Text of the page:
Listen in as two of the creators behind Sanguine Theatre Company‘s world-premiere production of Jessica—playwright Patrick Vermillion and director Emily Jackson—discuss justifying your narrative, Sanguine’s “Project Playwright” process, why their AI story focuses on the building process, confronting the truth, the morality of technology, and what makes us human.
“…I wanted to create a sci-fi piece for the stage mostly because I was watching these really old, kinda shitty…[but] super-relevant, very socially-interesting television shows, with virtually no budget. It’s so much your imagination…kind of like with theatre…”
Listen in as Wheelhouse Theater Company founders Jeff Wise, who also directs the show, and actors David Kenner and Michael Schantz, discuss the company’s production of Ibsen’s An Enemy of the People, rebuttal plays, parallels to today (the phrase “drain the swamp” is in the text—seriously), reactions to overtly political plays that aren’t political screeds, the toxicity of forced conformity, and letting the audience draw their own conclusions.
“…the thing that really motivated me to do this play, the theme that I think stands out the most, is this idea of what it takes to step outside the collective, and have a new idea. And that is something that I think Ibsen was directly pointing at…”
Listen in as And Miss Reardon Drinks a Little director Shay Gines, performers Sara Thigpen and Christopher Borg, along with returning guest, Retro Productions Artistic Director and “Miss Reardon” herself, Heather E. Cunningham, discuss absence, finding yourself right in the middle of incredible social change, loving (and fearing) vintage props, finding characters from 50 years ago, teasing your play with wonderful photos (see above), who’s left behind, getting to the right time to produce that play you’ve always wanted to produce, sexual repression in a time of sexual freedom, and how the more things change, the more they stay the same.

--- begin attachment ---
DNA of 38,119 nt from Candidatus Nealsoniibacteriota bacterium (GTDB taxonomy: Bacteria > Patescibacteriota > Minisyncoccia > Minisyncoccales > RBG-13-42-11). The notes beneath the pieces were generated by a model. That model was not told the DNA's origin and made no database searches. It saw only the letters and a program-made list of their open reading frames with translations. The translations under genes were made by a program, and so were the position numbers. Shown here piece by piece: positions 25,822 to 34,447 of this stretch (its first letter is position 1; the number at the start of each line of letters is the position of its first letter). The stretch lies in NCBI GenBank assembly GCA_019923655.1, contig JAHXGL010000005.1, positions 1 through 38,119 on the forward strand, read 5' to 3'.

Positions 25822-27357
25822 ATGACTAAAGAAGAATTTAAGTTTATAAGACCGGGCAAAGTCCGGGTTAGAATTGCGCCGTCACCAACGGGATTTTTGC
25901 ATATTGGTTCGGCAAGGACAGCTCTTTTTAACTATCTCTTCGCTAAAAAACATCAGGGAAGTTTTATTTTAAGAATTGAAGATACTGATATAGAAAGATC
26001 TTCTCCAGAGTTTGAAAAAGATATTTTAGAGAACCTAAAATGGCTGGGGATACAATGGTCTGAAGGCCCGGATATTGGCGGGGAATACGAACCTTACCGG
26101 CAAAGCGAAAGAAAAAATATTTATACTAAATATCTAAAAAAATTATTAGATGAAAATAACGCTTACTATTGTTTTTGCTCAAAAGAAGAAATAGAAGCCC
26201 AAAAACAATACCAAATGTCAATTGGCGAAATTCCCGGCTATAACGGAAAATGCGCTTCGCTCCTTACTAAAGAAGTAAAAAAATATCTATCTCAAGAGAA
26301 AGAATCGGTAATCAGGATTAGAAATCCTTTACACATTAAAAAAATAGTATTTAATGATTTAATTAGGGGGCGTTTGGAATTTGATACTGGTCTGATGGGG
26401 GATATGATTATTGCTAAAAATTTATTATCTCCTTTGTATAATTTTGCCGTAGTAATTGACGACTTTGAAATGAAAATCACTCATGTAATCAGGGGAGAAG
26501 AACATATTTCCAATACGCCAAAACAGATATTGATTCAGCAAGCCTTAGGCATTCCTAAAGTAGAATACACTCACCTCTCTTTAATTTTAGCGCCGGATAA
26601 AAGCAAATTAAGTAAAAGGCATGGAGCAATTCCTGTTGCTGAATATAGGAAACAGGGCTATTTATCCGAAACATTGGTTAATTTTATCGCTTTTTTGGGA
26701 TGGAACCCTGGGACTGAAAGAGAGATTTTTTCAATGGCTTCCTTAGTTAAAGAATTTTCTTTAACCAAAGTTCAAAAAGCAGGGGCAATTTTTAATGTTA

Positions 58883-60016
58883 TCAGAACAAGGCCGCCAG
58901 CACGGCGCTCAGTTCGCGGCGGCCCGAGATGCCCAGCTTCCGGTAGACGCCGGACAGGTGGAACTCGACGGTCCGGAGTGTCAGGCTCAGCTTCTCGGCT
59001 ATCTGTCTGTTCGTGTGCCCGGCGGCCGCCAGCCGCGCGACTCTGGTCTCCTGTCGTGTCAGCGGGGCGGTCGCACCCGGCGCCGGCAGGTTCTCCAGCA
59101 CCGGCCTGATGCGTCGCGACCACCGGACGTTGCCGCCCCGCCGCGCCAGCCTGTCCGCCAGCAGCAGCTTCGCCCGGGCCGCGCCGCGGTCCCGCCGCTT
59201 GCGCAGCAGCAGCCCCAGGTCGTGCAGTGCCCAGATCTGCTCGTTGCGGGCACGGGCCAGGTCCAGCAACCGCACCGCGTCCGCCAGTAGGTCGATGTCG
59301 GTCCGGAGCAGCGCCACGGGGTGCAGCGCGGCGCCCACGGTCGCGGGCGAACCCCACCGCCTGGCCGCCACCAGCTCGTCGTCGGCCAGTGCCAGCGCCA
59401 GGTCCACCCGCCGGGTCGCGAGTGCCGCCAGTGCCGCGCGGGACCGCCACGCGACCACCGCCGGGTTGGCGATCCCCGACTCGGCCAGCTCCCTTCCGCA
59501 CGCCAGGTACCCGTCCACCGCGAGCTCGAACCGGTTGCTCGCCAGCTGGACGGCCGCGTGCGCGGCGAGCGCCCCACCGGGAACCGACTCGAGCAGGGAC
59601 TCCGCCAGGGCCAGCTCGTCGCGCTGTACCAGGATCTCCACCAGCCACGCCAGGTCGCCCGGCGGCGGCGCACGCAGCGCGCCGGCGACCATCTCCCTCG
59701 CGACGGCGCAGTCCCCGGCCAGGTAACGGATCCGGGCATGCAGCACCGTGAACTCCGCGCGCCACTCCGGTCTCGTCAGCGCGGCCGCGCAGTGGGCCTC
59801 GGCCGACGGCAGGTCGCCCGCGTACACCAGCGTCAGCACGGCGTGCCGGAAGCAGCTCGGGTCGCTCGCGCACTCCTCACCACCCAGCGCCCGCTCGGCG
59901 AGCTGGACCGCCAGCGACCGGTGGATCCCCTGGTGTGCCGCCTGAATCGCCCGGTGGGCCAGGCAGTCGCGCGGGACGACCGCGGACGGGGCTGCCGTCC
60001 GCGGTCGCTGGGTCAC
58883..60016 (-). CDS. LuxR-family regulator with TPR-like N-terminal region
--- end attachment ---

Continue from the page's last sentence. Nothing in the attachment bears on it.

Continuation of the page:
“…it’s sort of a subtle thing, but so many of the characters make references to the fact that this outside world is encroaching on their lives…everybody’s afraid, we don’t know how to conduct ourselves so we can’t blame ourselves for not having a footing in this ever-changing landscape…”
Listen in as Boomerang Artistic Director Tim Errickson, along with the full cast of their current production of The Reckless Season—Chase Burnett, Brian Morvant, Trace Pope, and Amanda Tudor—discuss balancing the heavy with the comedic, what the room was like putting this show together, researching what it’s like to be on some crazy drugs, when a character won’t leave a play alone, finding salvation in a video game, and trying to create a family with the very different, very broken people around you.
“…if The Deer Hunter met, like, Silver Linings Playbook…there’s a lot of dark humor in it, there’s an undercurrent of sexuality to it, there’s relationship stuff, there’s brothers against brothers, there’s a lot of comedy…”
Listen in as playwright Daniel John Kelley and director Christopher Diercksen of That True Phoenix discuss opera nerdiness, self-mythologizing, producing (and living) with limited resources, repeatedly turning down your future collaborator (then, working in the same office with your collaborator), cutting down your 290-page autobiographical play, “why we do any of this,” taking the time to do it right, and the most interesting man you’ve (probably) never heard of: Lorenzo Da Ponte.
“…they were like, ‘Daniel, you’ve written crazy plays before; I trust that you will write a crazy play again, let’s do this play.’ And I was like, ‘ok, sure, 10 years of this idea, maybe it’ll do…’ But they were 100% committed, even if I didn’t believe it, from the beginning, to say, ‘we trust you, we’re going to build this play…we’re going to figure out why we do this as we go along’…”